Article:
5. 5. few searches, with large numbers of search results pages viewed (over 50 pages in some cases). These are then in effect, polar opposites of interaction. Only 6% engaged primarily in exploring behaviour (using the explore and similar items content), and 22% of participants occupied the middle ground, utilising a mix of search, browse and explore, with no strong preference for any one style. 4.2 Properties of paths The mean number of items in a path was 10.7 (std dev=6.7 items) with a minimum of 5 items and maximum of 29 items. Most popular bin is 610 items in a path (59%). We found 85% of the items included in the paths included an image with the metadata. The paths created were manually categorised by theme to ascertain whether there are any distinct preferences for the subject matter of content included. The most popular categories were paths about places (23%), art subjects (23%) and history subjects (32%). These themes are likely to have been influenced at least partly by what content is currently available in our collection, although the amount of art-related content is much less than for history, and also appear to have been influenced by the topics covered in existing paths in the system (e.g. places, topics related to the world wars). There were, however a significant number of expert users who attempted to build paths related to their own research interests, with varying degrees of success. 4.3 Descriptions and ordering Once items have been selected and they have been transferred in the path creation workspace, users have the opportunity to modify and enhance their path with a number of tools for adding content and metadata, and for re-ordering the content. On creating the path, most users immediately went to the metadata fields and added information for the path description and duration fields, as well as a number of tags (or keywords). A short 1-2 line description of the path appears to be the norm and was added in 91% of cases. Tags were added by 82% of users and a duration by only 46% of users. It is clear from further investigation that the tags were added incorrectly (without commas between them) by a significant number of users and a tip for successful use is required. The items within a path can be annotated with the user’s own contextual information, and can be re-ordered into a more meaningful sequence, such as a chronological or narrative sequence. These more advanced features were used by significantly fewer users, which could indicate a learning issue, a lack of need, or a time constraint. On reviewing the paths created by our evaluation participants it is found that in 41% of cases, contextual information was not added to any items in the path. There are however 32% in which annotations were added to all items (generally these were shorter paths with fewer items), and a further 27% where annotations were added to some or most of the items. In 72% of cases the items in the paths created were re-ordered to some degree, with 17% spending a considerable amount of time on this activity. This finding is encouraging, as the default is for items to be included in the path in the order they were saved to the workspace, and re-ordering indicates that users are thinking about their path as a whole and trying to make sense of the information it is intended to convey. Typical types of ordering included chronology (32%), narrative (23%), geography (for example, a walking tour - 9%), theme (9%) and ‘interestingness’ (5%). 5 Enriching paths with background information This section describes preliminary work on the task of semi-automated path creation. In particular we describe efforts to enrich paths with background contextual information using relevant Wikipedia articles. The related work described in Section 2.2 shows that there have been previous efforts to automatically select cultural heritage items to form paths, trails and exhibitions. However to our knowledge no significant effort has been made to automatically annotate such paths with descriptive or contextual information. The interviews described in Section 3.1 highlighted the importance CH experts placed on having additional information to give context for the items in the path. It was also noted during the manual path-creation exercise (Section 4.3) that a significant number of the users did not add any such information to the path. The reasons for this are unclear, but nevertheless there seems to be sufficient motivation to devise automatic methods for this task. Although the methods have previously been well established in other tasks56 , we believe 5 INEX Tweet Contextualization Track https:// 6 Link-the-wiki Track http://www.inex.otago.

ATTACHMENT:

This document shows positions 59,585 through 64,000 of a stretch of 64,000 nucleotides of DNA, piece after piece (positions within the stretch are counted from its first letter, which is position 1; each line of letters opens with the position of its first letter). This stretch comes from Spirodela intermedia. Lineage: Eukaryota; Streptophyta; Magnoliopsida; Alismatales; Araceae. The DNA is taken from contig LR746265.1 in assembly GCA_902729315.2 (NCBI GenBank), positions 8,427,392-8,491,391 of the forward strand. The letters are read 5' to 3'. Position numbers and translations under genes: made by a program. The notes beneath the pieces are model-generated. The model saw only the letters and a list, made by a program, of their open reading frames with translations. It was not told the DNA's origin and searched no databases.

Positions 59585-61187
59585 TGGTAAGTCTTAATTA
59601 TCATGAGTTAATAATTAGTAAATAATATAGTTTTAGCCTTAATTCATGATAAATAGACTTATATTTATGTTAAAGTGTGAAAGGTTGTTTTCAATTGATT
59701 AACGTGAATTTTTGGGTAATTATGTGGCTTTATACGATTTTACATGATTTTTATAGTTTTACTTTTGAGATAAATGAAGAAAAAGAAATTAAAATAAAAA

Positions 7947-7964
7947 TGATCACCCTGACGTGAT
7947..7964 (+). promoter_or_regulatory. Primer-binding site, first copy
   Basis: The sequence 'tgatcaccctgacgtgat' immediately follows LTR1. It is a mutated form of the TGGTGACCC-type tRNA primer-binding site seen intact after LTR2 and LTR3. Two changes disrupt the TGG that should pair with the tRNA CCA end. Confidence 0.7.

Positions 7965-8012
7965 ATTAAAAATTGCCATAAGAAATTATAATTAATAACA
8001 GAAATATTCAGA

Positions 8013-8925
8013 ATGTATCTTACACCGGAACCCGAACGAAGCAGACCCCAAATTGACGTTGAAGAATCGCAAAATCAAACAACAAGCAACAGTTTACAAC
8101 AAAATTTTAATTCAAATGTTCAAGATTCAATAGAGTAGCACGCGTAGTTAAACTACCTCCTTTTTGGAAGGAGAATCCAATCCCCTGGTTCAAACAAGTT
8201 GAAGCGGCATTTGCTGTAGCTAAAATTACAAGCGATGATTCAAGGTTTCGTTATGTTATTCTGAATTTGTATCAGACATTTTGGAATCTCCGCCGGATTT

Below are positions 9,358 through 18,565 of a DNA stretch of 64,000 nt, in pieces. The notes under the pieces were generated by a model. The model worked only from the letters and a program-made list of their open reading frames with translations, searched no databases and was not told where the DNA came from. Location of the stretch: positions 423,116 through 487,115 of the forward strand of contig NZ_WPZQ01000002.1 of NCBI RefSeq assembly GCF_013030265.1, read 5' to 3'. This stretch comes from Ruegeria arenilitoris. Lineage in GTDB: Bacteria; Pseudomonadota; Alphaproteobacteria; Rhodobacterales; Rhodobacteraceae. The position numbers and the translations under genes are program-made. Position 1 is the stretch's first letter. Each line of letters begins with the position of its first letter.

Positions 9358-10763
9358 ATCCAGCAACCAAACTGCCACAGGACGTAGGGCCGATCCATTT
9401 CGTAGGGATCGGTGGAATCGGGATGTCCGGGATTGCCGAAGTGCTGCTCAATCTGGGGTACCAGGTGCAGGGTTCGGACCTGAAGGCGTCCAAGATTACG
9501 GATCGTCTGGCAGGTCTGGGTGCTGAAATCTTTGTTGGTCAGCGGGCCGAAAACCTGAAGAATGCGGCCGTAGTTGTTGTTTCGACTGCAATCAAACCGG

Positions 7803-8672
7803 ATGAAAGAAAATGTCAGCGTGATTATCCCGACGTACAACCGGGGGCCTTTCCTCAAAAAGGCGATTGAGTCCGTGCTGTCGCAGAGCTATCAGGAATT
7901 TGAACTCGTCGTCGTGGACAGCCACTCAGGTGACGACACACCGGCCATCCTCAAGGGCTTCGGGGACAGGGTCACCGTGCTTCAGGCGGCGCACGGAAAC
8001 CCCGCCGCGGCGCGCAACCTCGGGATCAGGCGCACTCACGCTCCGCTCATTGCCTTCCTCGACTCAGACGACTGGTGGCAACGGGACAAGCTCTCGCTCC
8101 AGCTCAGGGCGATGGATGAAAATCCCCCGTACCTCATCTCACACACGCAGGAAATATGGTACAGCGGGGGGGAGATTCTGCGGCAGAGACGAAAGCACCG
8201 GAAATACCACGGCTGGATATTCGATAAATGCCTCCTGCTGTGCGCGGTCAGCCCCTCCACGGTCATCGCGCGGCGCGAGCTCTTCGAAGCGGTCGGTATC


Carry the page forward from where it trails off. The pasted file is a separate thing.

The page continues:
6. 6. this is the first time they have been applied for the task of annotating sequences of items. 5.1 Method Manually generated paths contain sequences of items selected from Europeana on some topic or theme. Creators provide their own title, subject keywords and description for the path. To aid creation of paths we explore whether background information could be generated automatically for such paths. An approach is presented here which shows promise as a potential way to achieve this task. The input for this approach is a sequence of items and a key Wikipedia article which describes the overall topic of the path. The output comprises sentences taken from a relevant Wikipedia article. The aim is for this output to provide useful and interesting additional background information related to the items and theme of the path. In this paper experiments are focussed on how to select good quality text to present as additional information for the path. For this reason the key Wikipedia article is manually chosen, and the task is to find a good approach for selecting the most relevant sentences from this key article for the text. Two methods are tested in this paper. The first method simply takes the first n sentences of the article and outputs this. Since Wikipedia articles are always structured to have a summary of the article in the first paragraph we can expect this text to perform well as a summary of the path topic. The second method is more advanced and attempts to find text in the article that is relevant to the actual items that have been chosen for the path. This approach uses the Wikipedia Miner software (Milne and Witten, 2008) to add inline links to the text in the items for this approach. This software disambiguates terms in the text and then detects links using various features such as the commonness of the term, the overall relatedness of the terms in the text and so on. The result is text enriched with inline links to relevant Wikipedia articles. Each link also has an associated confidence value which indicates how sure the software is that the link is correctly disambiguated and relevant to the text. The approach works as follows for a sequence of items S and a key article K. First Wikipedia Miner is run over the items in S. The text input to Wikipedia Miner comprises the title, subject and description fields of each item. The output is a set of article titles W comprising the titles of all the linked articles which were found in the text fields of S. For each title in W we also have the associated confidence value for the link as calculated by Wikipedia Miner. The next step is to select from K the most relevant sentences to output as the generated text. For each sentence in K a score is assigned if any of the words in the sentence match one of the titles in W . The score is then simply the sum of the confidence values associated with these titles. The top scoring sentences are then output as the background text. This method can be considered to be a kind of query based summarisation (Jurafsky and Martin, 2008). 5.2 Results The automatic approaches for generating background text were run over the items in the 22 manually created paths described in the previous section. To ensure a fair test the user-added text was was discarded and only the original Europeana metadata for the items was used as source for the methods. For each path a single key Wikipedia article was manually found which best captured the overall theme or topic of the path. For all paths at least one reasonably good article was found, although for some paths the articles were better matches for the path topic than for others. Some examples are shown in Table 1. With the input ready, the approaches described were run over the items and key articles to generate the additional text. This was limited to 3 sentences to provide a short but useful piece of text for viewers of the paths. For example one path was entitled “Bronze Age metallurgy”. The user provided description was as follows: Bronze Age metalsmiths produce a variety of objects, however, we learn as much from the tools, leftover debris and the way in which objects were deposited as we do from the finished objects themselves. The key article chosen for the path was “Bronze Age”. The items in the path included various artifacts and working debris from the Bronze Age. For the first approach the output is the first 3 sentences from this article: The Bronze Age is a period characterized by the use of copper and its alloy bronze as the chief hard materials in the manufacture of some implements and weapons. Chronologically, it stands be-